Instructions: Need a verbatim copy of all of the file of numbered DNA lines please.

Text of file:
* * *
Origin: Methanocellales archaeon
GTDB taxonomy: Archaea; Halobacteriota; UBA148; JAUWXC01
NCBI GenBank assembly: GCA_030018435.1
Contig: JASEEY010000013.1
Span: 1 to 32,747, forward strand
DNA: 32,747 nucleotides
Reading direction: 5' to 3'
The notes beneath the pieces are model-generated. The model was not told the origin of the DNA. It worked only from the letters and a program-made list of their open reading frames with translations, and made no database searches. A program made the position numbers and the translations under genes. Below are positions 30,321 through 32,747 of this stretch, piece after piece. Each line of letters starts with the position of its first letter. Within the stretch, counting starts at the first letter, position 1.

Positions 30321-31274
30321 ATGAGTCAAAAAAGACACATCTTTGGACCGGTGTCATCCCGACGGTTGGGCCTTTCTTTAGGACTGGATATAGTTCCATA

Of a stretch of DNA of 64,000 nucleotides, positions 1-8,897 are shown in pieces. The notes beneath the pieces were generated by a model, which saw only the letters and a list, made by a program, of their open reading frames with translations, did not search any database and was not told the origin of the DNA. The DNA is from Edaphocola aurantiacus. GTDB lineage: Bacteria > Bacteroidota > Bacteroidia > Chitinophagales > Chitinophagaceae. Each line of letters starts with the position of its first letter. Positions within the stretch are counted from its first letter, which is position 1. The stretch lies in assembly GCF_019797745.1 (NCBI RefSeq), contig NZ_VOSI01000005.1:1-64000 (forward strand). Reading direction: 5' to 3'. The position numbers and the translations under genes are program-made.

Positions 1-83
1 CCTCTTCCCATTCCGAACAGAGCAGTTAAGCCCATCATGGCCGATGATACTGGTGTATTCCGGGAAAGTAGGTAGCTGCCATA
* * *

Origin: Methanocellales archaeon
GTDB taxonomy: Archaea; Halobacteriota; UBA148; JAUWXC01
NCBI GenBank assembly: GCA_030018435.1
Contig: JASEEY010000013.1
Span: 1 to 32,747, forward strand
DNA: 32,747 nucleotides
Reading direction: 5' to 3'
The notes beneath the pieces are model-generated. The model was not told the origin of the DNA. It worked only from the letters and a program-made list of their open reading frames with translations, and made no database searches. A program made the position numbers and the translations under genes. Below are positions 30,321 through 32,747 of this stretch, piece after piece. Each line of letters starts with the position of its first letter. Within the stretch, counting starts at the first letter, position 1.

Positions 30321-31274
30321 ATGAGTCAAAAAAGACACATCTTTGGACCGGTGTCATCCCGACGGTTGGGCCTTTCTTTAGGACTGGATATAGTTCCATA

Of a stretch of DNA of 64,000 nucleotides, positions 1-8,897 are shown in pieces. The notes beneath the pieces were generated by a model, which saw only the letters and a list, made by a program, of their open reading frames with translations, did not search any database and was not told the origin of the DNA. The DNA is from Edaphocola aurantiacus. GTDB lineage: Bacteria > Bacteroidota > Bacteroidia > Chitinophagales > Chitinophagaceae. Each line of letters starts with the position of its first letter. Positions within the stretch are counted from its first letter, which is position 1. The stretch lies in assembly GCF_019797745.1 (NCBI RefSeq), contig NZ_VOSI01000005.1:1-64000 (forward strand). Reading direction: 5' to 3'. The position numbers and the translations under genes are program-made.

Positions 1-83
1 CCTCTTCCCATTCCGAACAGAGCAGTTAAGCCCATCATGGCCGATGATACTGGTGTATTCCGGGAAAGTAGGTAGCTGCCATA